Mad or even?

Hi all,

there is this proverb, “I don’t get mad, I get even.” But if you feel the urge to get even with someone, doesn’t it mean that you’re actually mad (at that person)?


The idea, when applying this principle, is that you don’t show any signs of outward annoyance.

But there is a difference between “not showing that you’re mad” and “not getting mad”.


I think if somebody really gets mad, it shows :wink: In other words, if you get mad there is no way you can hide that. If you are able to control your feelings, you don’t get mad in the first place.[YSaerTTEW443543]

TOEFL listening lectures: A university lecture by a professor of Anthropology[YSaerTTEW443543]

You’re right Claudia: If I’m not mad (upset) with someone, why should I get even with that person?

I don’t understand this proverb, unless it’s referring to a general tendency like this:
I don’t ever get mad (I can resolve things calmly), but I will always try to get even (calm things down, bring the peace) in case someone gets mad at me or at someone else.

Hi Monica, see “get even”: :slight_smile:

I agree, Torsten. A smile always looks forced on someone who is upset.

However, if someone gets upset at someone else who is not around at that moment, there’s plenty of time to get that feeling under control until they meet again.


That’s right.[YSaerTTEW443543]

TOEIC short conversations: Two friends are making arrangements to meet for a softball match[YSaerTTEW443543]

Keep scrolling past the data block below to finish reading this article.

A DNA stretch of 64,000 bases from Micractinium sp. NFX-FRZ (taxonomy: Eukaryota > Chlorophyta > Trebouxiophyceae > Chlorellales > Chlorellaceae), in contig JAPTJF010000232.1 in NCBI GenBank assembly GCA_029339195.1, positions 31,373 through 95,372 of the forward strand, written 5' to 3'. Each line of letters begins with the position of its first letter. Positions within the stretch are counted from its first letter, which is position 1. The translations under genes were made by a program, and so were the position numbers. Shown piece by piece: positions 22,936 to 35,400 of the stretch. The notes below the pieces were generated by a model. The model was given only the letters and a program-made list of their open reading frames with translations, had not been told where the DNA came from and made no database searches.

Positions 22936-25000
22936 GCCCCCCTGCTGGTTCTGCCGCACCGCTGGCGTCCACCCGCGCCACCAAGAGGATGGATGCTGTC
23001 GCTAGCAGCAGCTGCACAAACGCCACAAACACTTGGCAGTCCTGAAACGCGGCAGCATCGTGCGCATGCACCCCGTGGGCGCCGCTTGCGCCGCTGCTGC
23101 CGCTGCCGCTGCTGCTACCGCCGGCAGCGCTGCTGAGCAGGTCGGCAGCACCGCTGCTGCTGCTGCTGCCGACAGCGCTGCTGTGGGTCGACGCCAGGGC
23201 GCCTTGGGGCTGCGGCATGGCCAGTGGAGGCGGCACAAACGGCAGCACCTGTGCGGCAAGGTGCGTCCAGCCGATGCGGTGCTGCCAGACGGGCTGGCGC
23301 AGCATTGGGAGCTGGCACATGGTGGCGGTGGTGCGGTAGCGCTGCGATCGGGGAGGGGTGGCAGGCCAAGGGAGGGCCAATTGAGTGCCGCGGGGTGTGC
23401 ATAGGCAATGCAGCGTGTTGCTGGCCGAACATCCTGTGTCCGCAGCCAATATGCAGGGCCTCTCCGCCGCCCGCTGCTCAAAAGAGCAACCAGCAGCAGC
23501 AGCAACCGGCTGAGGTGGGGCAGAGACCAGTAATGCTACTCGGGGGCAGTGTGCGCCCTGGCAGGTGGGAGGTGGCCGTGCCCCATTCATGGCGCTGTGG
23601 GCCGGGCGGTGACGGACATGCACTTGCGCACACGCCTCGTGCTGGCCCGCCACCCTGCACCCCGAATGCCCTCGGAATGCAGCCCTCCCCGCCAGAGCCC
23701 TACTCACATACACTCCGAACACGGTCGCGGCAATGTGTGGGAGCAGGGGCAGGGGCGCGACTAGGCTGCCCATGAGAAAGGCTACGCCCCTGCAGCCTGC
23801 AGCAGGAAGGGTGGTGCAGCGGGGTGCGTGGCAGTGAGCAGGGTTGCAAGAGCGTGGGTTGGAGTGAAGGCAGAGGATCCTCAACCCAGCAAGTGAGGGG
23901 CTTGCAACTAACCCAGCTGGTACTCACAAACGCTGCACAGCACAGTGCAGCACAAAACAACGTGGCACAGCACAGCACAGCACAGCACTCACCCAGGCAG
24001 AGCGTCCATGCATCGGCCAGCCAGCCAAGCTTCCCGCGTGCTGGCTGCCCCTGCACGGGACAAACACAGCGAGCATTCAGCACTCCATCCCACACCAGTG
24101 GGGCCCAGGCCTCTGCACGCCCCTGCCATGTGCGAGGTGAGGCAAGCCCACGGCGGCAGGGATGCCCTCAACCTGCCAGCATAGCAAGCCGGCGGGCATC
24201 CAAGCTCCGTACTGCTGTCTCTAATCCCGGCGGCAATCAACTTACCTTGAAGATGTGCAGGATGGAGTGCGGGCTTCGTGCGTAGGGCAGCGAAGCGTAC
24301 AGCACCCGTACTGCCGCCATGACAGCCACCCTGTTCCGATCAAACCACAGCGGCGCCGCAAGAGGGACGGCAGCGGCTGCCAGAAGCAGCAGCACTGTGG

But in order to control your anger, you’d have to get angry first.


A similar saying is “Revenge is a dish best served cold”. In other words, wait for your outward anger to dissipate before getting even.

Well, there is the law of increasing returns which is defined as follows: What every you do to or for another person comes back to you compounded. So, I don’t know if this entire concept of ‘getting even’ and ‘getting revenge’ is really effective.[YSaerTTEW443543]

TOEIC short conversations: Briefing the sales staff before a business conference[YSaerTTEW443543]

My first try was not good. Here’s the second one:

How about this way of someone’s thinking:
I missed the train because my colleague was late but I’m not getting mad at him. However, I’ll make sure that he will miss the train because of me next time, so we’ll get even. I don’t get mad at him, honestly, I just want to teach him a lesson” – but this one is a liar – he surely gets mad, since he feels the need to getting even.

There might be another one (big-headed) who says:
I won’t waste my time by getting mad at him, I’ll go directly to paying back and getting even. I deserve a little satisfaction, don’t I ?

Yes, that is true, but in the proverb “I don’t get mad, I get even”, the speaker clearly says that (s)he’s not getting mad.



Monica, we’re totally on the same page.


That’s great!